It is not yet clear which judgments require significant cognitive processing and which may be mediated solely by our visual system. In the Current Biology study, the researchers investigated one of these—causality judgments—in an effort to better understand the division of labor between visual and cognitive processes.

Oh man, thats actually a super critical neurocognitive distinction, considering that this might imply WHY we might think so little upon what we see and observe in objects as well as other people…and in turn, the opinions we form.
Gotta keep an eye out for future research into more specific examples on this.

oldmanyellsatcloud:

neurosciencestuff:

Researchers Find Causality in the Eye of the Beholder

We rely on our visual system more heavily than previously thought in determining the causality of events. A team of researchers has shown that, in making judgments about causality, we don’t always need to use cognitive reasoning. In some cases, our visual brain—the brain areas that process what the eyes sense—can make these judgments rapidly and automatically.

The study appears in the latest issue of the journal Current Biology.

“Our study reveals that causality can be computed at an early level in the visual system,” said Martin Rolfs, who conducted much of the research as a post-doctoral fellow in NYU’s Department of Psychology. “This finding ends a long-standing debate over how some visual events are processed: we show that our eyes can quickly make assessments about cause-and-effect—without the help of our cognitive systems.”

Rolfs is currently a research group leader at the Bernstein Center for Computational Neuroscience and the Department of Psychology of Berlin’s Humboldt University. The study’s other co-authors were Michael Dambacher, post-doctoral researcher at the universities of Potsdam and Konstanz, and Patrick Cavanagh, professor at Université Paris Descartes.

We frequently make rapid judgments of causality (“The ball knocked the glass off the table”), animacy (“Look out, that thing is alive!”), or intention (“He meant to help her”). These judgments are complex enough that many believe that substantial cognitive reasoning is required—we need our brains to tell us what our eyes have seen. However, some judgments are so rapid and effortless that they “feel” perceptual – we can make them using only our visual systems, with no thinking required.

It is not yet clear which judgments require significant cognitive processing and which may be mediated solely by our visual system. In the Current Biology study, the researchers investigated one of these—causality judgments—in an effort to better understand the division of labor between visual and cognitive processes.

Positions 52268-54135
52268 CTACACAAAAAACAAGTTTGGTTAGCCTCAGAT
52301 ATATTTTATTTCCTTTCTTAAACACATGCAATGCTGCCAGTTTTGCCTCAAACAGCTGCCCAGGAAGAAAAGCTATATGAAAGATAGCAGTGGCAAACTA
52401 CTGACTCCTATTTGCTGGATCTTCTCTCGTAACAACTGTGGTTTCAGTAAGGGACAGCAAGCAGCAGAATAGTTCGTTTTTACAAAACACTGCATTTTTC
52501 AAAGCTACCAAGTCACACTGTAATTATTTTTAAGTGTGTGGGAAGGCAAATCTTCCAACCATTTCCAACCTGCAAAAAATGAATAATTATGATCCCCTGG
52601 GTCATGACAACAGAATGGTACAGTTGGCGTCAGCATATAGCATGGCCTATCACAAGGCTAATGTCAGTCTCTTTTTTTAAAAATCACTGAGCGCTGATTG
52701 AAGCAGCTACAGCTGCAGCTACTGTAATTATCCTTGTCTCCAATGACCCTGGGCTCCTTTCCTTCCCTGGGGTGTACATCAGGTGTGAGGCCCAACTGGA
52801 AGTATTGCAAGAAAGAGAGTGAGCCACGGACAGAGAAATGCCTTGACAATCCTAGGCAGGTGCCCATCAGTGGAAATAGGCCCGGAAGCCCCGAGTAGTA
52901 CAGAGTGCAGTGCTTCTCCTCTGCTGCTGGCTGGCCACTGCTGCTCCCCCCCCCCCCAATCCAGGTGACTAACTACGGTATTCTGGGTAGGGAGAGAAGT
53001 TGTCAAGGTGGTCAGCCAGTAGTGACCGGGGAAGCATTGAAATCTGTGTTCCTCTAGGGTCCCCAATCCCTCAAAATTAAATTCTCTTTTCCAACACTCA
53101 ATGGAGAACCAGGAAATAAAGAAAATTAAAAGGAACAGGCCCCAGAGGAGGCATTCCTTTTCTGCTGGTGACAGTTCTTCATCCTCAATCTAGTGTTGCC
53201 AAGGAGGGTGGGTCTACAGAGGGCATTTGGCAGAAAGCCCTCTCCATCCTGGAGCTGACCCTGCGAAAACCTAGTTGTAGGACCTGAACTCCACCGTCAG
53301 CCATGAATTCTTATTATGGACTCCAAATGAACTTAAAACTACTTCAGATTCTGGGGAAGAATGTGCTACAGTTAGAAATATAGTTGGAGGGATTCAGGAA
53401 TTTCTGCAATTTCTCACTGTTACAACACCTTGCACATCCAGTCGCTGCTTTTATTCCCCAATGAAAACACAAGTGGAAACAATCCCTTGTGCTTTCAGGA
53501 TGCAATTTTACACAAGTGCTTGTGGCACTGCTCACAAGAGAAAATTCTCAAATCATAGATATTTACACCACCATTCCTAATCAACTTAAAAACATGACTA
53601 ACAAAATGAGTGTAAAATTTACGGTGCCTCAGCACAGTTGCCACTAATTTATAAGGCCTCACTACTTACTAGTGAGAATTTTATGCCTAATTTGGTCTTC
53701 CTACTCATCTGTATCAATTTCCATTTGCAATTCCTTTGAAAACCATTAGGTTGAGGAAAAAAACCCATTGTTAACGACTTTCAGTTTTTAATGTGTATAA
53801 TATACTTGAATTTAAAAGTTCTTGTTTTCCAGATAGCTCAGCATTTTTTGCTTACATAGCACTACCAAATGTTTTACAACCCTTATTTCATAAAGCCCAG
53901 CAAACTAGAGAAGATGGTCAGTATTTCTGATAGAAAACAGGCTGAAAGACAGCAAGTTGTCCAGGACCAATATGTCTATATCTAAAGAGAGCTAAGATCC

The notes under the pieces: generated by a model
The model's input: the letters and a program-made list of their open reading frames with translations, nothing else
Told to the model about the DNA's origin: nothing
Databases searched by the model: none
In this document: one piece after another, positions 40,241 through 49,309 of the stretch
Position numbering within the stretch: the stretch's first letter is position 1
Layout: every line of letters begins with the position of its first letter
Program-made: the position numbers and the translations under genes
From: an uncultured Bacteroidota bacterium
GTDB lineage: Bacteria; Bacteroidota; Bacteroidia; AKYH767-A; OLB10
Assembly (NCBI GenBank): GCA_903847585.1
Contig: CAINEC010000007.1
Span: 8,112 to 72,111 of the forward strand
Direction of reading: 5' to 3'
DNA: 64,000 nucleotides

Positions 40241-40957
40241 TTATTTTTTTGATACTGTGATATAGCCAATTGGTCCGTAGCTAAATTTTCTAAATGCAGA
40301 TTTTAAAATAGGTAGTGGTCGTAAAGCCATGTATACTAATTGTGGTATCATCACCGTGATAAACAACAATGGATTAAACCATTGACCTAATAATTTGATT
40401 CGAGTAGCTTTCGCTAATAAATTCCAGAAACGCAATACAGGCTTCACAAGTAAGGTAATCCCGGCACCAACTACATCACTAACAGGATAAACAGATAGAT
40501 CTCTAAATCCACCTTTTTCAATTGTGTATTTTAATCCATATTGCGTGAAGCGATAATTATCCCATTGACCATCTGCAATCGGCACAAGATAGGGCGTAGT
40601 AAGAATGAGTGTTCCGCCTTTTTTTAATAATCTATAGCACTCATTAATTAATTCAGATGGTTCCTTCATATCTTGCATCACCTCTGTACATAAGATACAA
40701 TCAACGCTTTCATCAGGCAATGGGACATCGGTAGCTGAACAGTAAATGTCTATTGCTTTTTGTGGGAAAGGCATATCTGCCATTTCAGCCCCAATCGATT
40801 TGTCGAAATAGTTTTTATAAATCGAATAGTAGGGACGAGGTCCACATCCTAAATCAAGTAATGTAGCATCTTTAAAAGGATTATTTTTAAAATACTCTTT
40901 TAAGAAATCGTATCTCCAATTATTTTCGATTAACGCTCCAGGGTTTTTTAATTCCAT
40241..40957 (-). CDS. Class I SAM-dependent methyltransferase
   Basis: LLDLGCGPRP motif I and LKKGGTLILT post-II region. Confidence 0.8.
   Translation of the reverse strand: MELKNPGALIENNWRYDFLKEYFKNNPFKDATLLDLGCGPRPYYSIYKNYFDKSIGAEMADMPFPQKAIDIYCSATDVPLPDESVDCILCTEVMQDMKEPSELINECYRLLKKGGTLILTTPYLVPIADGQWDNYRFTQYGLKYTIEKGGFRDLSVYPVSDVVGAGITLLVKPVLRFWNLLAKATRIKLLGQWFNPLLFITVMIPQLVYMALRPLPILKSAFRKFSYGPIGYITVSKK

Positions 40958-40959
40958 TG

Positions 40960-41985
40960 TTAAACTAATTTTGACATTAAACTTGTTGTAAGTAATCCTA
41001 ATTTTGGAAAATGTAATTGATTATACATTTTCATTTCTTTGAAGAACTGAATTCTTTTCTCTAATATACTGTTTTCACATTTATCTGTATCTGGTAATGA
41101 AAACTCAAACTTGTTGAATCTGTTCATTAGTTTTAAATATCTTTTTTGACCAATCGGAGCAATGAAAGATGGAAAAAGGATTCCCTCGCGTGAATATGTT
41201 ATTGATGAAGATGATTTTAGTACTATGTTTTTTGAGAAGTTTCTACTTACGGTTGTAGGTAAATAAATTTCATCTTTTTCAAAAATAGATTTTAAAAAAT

Oh man, thats actually a super critical neurocognitive distinction, considering that this might imply WHY we might think so little upon what we see and observe in objects as well as other people…and in turn, the opinions we form.

Gotta keep an eye out for future research into more specific examples on this.

Aug 7 '12

Disney researchers add sense of touch to augmented reality applications 
Technology developed by Disney Research, Pittsburgh, makes it possible to change the feel of real-world surfaces and objects, including touch-screens, walls, furniture, wooden or plastic objects, without requiring users to wear special gloves or use force-feedback devices. Surfaces are not altered with actuators and require little if any instrumentation. 
Instead, Disney researchers employ a newly discovered physical phenomenon called reverse electrovibration to create the illusion of changing textures as the user’s fingers sweep across a surface. A weak electrical signal, which can be applied imperceptibly anywhere on the user’s body, creates an oscillating electrical field around the user’s fingers that is responsible for the tactile feedback.
The technology, called REVEL, could be used to create “please touch” museum displays, add haptic feedback to games, apply texture to projected images on surfaces of any size and shape, provide customized directions on walls for people with visual disabilities and enhance other applications of augmented reality.

Disney researchers add sense of touch to augmented reality applications 

Technology developed by Disney Research, Pittsburgh, makes it possible to change the feel of real-world surfaces and objects, including touch-screens, walls, furniture, wooden or plastic objects, without requiring users to wear special gloves or use force-feedback devices. Surfaces are not altered with actuators and require little if any instrumentation. 

Instead, Disney researchers employ a newly discovered physical phenomenon called reverse electrovibration to create the illusion of changing textures as the user’s fingers sweep across a surface. A weak electrical signal, which can be applied imperceptibly anywhere on the user’s body, creates an oscillating electrical field around the user’s fingers that is responsible for the tactile feedback.

The technology, called REVEL, could be used to create “please touch” museum displays, add haptic feedback to games, apply texture to projected images on surfaces of any size and shape, provide customized directions on walls for people with visual disabilities and enhance other applications of augmented reality.

(Source: neurosciencestuff)